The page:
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shingles

[shing-guh lz] /ˈʃɪŋ gəlz/
noun, (used with a singular or plural verb) Pathology
1.
a disease caused by the varicella-zoster virus, especially by reactivated virus in an older person, characterized by skin eruptions and pain along the course of involved sensory nerves.
Also called herpes zoster.
Origin
1350-1400
1350-1400; < Medieval Latin cingulum (Latin: girdle; cf. cincture) translation of Greek zṓnē zone in its medical sense; see -s3

shingle1

[shing-guh l] /ˈʃɪŋ gəl/
noun
1.
a thin piece of wood, slate, metal, asbestos, or the like, usually oblong, laid in overlapping rows to cover the roofs and walls of buildings.
2.
a woman's close-cropped haircut.
3.
Informal. a small signboard, especially as hung before a doctor's or lawyer's office.
verb (used with object), shingled, shingling.
4.
to cover with shingles, as a roof.
5.
to cut (hair) close to the head.
Idioms
6.
hang out one's shingle, Informal. to establish a professional practice, especially in law or medicine; open an office.
7.
have / be a shingle short, Australian Slang. to be mentally disturbed, mad, or eccentric.
Origin
1150-1200; Middle English scincle, sc(h)ingle < Medieval Latin scindula lath, shingle (Middle English -g- apparently by association with another unidentified word), Latin scandula (Medieval Latin -i- perhaps by association with Greek schíza lath, splinter, or related words)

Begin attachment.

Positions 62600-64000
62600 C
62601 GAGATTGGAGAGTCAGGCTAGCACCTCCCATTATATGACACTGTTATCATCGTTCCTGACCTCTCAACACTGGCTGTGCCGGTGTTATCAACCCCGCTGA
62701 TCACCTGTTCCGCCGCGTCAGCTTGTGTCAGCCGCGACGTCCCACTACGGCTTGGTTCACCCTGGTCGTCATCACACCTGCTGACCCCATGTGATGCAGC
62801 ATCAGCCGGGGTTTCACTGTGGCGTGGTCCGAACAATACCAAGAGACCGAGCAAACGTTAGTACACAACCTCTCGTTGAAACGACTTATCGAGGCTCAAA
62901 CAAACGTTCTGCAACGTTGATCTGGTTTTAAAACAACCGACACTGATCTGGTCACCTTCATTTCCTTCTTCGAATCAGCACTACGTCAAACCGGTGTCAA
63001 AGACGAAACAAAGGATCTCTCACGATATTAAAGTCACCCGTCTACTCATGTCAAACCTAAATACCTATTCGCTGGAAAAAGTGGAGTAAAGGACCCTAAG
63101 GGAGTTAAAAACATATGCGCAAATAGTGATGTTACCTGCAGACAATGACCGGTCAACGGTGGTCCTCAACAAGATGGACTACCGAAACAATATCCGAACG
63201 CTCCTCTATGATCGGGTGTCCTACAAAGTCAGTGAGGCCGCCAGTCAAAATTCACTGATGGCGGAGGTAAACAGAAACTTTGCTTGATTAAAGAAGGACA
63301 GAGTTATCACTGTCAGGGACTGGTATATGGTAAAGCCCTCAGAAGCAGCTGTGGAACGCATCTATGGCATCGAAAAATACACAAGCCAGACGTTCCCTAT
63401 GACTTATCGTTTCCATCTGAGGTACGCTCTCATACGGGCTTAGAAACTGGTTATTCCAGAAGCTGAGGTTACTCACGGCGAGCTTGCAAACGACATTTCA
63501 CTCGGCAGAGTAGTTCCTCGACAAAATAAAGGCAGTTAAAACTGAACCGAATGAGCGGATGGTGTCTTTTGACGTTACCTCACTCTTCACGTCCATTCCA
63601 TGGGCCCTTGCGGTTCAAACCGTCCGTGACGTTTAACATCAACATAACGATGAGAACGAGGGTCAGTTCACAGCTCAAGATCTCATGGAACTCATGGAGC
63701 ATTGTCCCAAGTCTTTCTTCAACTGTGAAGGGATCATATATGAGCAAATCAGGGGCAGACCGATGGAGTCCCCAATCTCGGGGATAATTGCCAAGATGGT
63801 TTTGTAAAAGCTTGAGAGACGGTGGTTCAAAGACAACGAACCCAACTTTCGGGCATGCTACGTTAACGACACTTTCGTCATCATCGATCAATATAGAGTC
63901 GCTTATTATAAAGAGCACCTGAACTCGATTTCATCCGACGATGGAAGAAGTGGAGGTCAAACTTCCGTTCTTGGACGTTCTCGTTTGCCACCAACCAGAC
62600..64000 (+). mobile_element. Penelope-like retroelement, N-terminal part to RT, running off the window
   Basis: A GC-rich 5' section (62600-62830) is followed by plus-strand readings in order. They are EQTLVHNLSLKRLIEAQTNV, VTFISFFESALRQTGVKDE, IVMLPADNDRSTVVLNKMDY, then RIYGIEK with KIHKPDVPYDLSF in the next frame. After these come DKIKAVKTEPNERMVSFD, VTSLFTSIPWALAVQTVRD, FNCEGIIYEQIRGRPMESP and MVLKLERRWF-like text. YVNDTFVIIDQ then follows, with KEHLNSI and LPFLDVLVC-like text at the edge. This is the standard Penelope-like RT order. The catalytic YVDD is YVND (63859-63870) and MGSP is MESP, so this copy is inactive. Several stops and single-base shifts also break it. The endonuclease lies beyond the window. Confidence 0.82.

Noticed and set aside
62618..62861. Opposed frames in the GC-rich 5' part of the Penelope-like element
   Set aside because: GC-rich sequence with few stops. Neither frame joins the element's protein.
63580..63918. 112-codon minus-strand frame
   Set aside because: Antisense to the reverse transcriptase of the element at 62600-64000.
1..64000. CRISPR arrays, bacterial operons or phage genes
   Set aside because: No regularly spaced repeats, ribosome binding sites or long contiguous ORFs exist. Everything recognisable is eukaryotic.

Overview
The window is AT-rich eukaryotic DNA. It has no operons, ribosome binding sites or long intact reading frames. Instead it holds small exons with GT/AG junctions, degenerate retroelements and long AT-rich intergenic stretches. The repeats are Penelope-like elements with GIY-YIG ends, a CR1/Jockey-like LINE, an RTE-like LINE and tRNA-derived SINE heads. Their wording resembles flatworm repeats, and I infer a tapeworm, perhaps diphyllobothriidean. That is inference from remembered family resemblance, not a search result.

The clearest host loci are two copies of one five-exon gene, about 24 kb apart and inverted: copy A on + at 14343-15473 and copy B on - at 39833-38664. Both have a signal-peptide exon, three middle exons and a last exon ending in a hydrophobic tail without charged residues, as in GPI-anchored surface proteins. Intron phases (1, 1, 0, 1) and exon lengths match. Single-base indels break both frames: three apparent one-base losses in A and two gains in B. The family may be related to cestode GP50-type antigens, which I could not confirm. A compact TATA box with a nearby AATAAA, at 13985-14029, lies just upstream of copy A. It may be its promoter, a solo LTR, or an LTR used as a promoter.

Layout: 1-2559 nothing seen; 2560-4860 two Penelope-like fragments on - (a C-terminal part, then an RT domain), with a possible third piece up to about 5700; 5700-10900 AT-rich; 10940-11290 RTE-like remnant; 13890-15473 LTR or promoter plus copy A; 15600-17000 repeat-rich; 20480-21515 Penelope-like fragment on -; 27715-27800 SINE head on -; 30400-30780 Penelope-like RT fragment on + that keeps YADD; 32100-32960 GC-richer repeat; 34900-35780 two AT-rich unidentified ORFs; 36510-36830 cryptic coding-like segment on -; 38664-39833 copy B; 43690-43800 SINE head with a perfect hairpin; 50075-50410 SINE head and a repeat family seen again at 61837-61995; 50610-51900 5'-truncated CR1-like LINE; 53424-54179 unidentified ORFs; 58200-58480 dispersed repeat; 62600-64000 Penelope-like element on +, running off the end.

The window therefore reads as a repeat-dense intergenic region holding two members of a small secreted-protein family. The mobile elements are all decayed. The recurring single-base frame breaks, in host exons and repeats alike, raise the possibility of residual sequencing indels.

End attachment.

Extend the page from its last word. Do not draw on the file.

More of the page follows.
Related forms
shingler, noun

shingle2

[shing-guh l] /ˈʃɪŋ gəl/
noun
1.
small, waterworn stones or pebbles such as lie in loose sheets or beds on a beach.
2.
a beach, riverbank, or other area covered with such small pebbles or stones.
Origin
1530-40; apparently variant of earlier chingle; compare Norwegian singel small stones

shingle3

[shing-guh l] /ˈʃɪŋ gəl/
verb (used with object), shingled, shingling. Metalworking.
1.
to hammer or squeeze (puddled iron) into a bloom or billet, eliminating as much slag as possible; knobble.
Origin
1665-75; < French cingler to whip, beat < German zängeln, derivative of Zange tongs
Dictionary.com Unabridged
Based on the Random House Dictionary, © Random House, Inc. 2014.
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Examples from the web for shingles
  • Asphalt composition shingles are a popular choice because of their low price point and long life.
  • Faced with bleak job prospects, many of the unemployed are hanging out shingles.
  • Solar will soon be cheap enough to start replacing roofing shingles, gravel roofs and building facades.
  • The drug had previously been approved for use in treating the nerve pain of shingles.
  • The dad got shingles a few months later, after they were blown up.
  • From the outside, look for patches of new shingles, which are indicators of past leaks.
  • It would be an easy matter to make the eaves much lighter-by using, say, wooden shingles instead of tiles.
  • shingles is an infection caused by the varicella zoster virus, the same virus responsible for chickenpox.
  • Asphalt shingles are nailed down, so you will need to pry up the nails and then slide the shingle out to put in a new one.
  • shingles-- a painful blistered skin condition caused by the same virus as chickenpox.
British Dictionary definitions for shingles

shingles

/ˈʃɪŋɡəlz/
noun
1.
(functioning as sing) an acute viral disease affecting the ganglia of certain nerves, characterized by inflammation, pain, and skin eruptions along the course of the affected nerve Technical names herpes zoster, zoster
Word Origin
C14: from Medieval Latin cingulum girdle, rendering Greek zōnēzone

shingle1

/ˈʃɪŋɡəl/
noun
1.
a thin rectangular tile, esp one made of wood, that is laid with others in overlapping rows to cover a roof or a wall
2.
a woman's short-cropped hairstyle
3.